The Mall at University Town Center in Sarasota, Florida, opened in 2014 as one of the most technologically advanced shopping centers ever built. A state-of-the-art fiber-optic infrastructure assures efficient operation of the center’s energy, life-safety, lighting and HVAC systems. Adjustable louvers filter sunlight flowing through skylights fitted with heat-deflecting high-performance glass. Car-charging stations are available for electric vehicles.

But when Marketing & Sponsorship Director Lauren Clark discusses the center’s impressive sustainability commitment, she looks beyond technology. “Connecting with our communities on a human level is as important as conserving energy and being good stewards of the environment,” said Clark. “Taking advantage of our central location and the important commercial role we play within the Sarasota-Manatee region, we’ve created a range of programs for young and young-at-heart focused on health, fitness, education and fun.”

“Taking advantage of our central location and the important commercial role we play within the Sarasota-Manatee region, we’ve created a range of programs for young and young-at-heart focused on health, fitness, education and fun.”– Lauren Clark

In partnership with Lakewood Ranch Medical Center, the mall hosts “Walk and Talk” wellness seminars each week, a “Healthy Walkers” mall-walker program, and a health-themed children’s play area. Every Sunday morning, The Mall at University Town Center teams with its athletic-wear merchants to offer “Fab & Fit” yoga classes. Thursday mornings during the summer months, “Summer Fun Club” events feature such activities as cookie decorating, music singalongs and face painting for kids.

“We’re fortunate to be a part of the multi-use, master-planned University Town Center development,” said Clark. “When you think about sustainability, it’s great to have retail, residential, commercial and recreational opportunities all within walking distance. Walking is a highly energy-efficient mode of transportation, and the close proximity of all these uses strengthens each component. It also allows us to share resources.” Adjacent to the mall is Nathan Benderson Park and its world-class rowing facility, which is hosting the 2017 World Rowing Championships. “They’ll be sharing our parking facilities during the event, and I’m sure there will be plenty of shoppers among the visitors from the 67 countries represented in the competition.”

Beginning in the fall of 2017, The Mall at University Town Center will be hosting art shows twice each year in conjunction with the Ringling College of Art and Design. “Sarasota is recognized around the world for its vibrant art offerings,” said Clark. “Connecting with our market’s active cultural community is another way we can help our region continue to thrive.”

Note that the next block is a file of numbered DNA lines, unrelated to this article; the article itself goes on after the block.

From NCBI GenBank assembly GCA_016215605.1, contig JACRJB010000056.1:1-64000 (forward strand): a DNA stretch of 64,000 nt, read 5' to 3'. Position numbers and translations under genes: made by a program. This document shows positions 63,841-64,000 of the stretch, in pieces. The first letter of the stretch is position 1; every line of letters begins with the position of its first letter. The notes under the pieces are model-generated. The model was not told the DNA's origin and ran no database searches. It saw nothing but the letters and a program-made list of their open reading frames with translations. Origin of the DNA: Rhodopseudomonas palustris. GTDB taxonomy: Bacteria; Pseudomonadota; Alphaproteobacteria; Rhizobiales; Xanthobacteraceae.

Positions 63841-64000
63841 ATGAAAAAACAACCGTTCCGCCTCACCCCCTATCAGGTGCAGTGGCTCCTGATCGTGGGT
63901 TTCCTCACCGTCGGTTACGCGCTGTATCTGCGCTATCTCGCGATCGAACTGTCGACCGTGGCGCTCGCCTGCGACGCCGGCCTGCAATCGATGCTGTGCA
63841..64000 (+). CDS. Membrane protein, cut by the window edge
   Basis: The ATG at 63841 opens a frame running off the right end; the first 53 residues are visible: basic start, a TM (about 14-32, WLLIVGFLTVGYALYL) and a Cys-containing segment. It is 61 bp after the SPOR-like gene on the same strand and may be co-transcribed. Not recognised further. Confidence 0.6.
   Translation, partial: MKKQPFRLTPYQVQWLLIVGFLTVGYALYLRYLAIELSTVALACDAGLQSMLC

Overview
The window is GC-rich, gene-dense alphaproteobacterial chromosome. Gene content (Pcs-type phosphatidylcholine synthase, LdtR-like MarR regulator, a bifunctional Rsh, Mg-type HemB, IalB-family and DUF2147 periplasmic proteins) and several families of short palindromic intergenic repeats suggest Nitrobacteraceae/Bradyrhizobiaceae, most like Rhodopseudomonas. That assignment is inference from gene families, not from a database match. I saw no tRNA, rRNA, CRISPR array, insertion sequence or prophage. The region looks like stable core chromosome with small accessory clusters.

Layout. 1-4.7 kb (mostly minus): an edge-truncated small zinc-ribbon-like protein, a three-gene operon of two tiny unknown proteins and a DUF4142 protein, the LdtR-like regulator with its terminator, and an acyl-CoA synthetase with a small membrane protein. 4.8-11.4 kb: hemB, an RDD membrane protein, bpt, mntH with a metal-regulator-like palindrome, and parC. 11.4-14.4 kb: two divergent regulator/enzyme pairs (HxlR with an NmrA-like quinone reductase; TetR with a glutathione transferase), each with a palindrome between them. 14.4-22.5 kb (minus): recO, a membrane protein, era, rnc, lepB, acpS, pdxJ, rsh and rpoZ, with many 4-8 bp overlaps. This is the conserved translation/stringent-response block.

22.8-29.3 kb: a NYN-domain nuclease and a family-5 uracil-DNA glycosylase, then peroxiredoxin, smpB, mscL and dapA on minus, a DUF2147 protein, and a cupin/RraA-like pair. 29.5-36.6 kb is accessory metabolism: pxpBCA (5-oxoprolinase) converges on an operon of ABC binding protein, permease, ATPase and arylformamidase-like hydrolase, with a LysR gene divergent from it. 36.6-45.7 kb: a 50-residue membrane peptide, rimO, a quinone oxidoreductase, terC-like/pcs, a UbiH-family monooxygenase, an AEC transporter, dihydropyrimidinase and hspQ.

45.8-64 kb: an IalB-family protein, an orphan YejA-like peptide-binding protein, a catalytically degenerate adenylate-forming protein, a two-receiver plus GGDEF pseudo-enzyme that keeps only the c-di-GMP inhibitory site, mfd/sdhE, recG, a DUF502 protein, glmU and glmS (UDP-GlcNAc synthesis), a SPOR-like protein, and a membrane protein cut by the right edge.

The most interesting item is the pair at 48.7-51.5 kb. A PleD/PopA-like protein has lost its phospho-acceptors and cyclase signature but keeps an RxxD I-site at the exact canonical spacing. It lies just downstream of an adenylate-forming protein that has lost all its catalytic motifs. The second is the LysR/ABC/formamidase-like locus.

Perpetuating a Humanitarian Legacy
at International Market Place

Jeff Boes
Director Planning & Design

Hawaii’s International Market Place, which opened in 2016, has a story to tell and a mission to fulfill. Located on six acres owned by the Queen Emma Land Co. in the heart of Waikiki, the center through its revenues directly supports the Queen’s Medical Center, the state’s largest private non-profit hospital. In addition to enjoying great shopping and dining, visitors to International Market Place learn about the area’s rich cultural traditions and the lasting legacy of the beloved woman known to Hawaiians and history as Queen Emma.

In 1856, Emma Kalanikaumaka`amano Na`ea Rooke married Alexander ʻIolani Liholiho, who a year earlier had assumed the throne as Kamehameha IV. The mid-19th century was a time of dramatic social and economic change for Hawaiians. There was a critical need for improved healthcare to help the native population struggling with deadly European diseases to which they had little or no resistance. With the public treasury already stretched thin, the King and Queen went door-to-door, walking the streets of Honolulu raising funds to establish a hospital there. In honor of Queen Emma’s tireless efforts, the King and his cabinet named the new hospital The Queen’s Hospital, which opened with 18 beds in 1859.

“When we designed this center, we were guided by three objectives. We wanted to honor the legacy of Queen Emma, continuing her mission to improve the health and well-being of the Hawaiian people; celebrate the history and culture of Waikiki; and revitalize this iconic commercial district. I think we’re succeeding on all three fronts.”– Jeff Boes

Today’s Queen’s Medical Center and The Queen’s Health Systems are supported through revenues generated by the lands, including the International Market Place site, bequeathed by Queen Emma when she passed away in 1885. “When we designed this center, we were guided by three objectives,” said Director Planning & Design Jeff Boes. “We wanted to honor the legacy of Queen Emma, continuing her mission to improve the health and well-being of the Hawaiian people; celebrate the history and culture of Waikiki; and revitalize this iconic commercial district. I think we’re succeeding on all three fronts.”

Visitors to International Market Place are able to take a cultural journey, assisted by a family of interpretive signs, plaques and graphics presenting the natural history of the area and the inspiring story of Queen Emma. Cultural programming and hula dancing on the Queen’s Court performance stage pay tribute to Waikiki’s unique traditions. And plantings throughout the center feature species Queen Emma incorporated into the landscaping at her residences.

“We’re proud of the role we play in this community,” said Boes. “The special character of Waikiki is woven into the architecture of the center, and it’s great to know that our efforts support such an important public need here in Hawaii. I hope that Queen Emma would be pleased.”

Great Lakes Crossing Outlets in Auburn Hills, Michigan has converted more than 47 acres on the property to a beautiful wetland meadow that features thriving native plants and wildlife including nesting egrets and sandhill cranes (pictured). Storm water from the parking fields, which is naturally purified through a series of mitigating settling ponds, is the lifeblood of the eco-system.

Our Sustainability Report

This sustainability report focuses primarily on our programs and progress through the end of 2016. It is presented in four sections: Overview, People, Properties and Planet.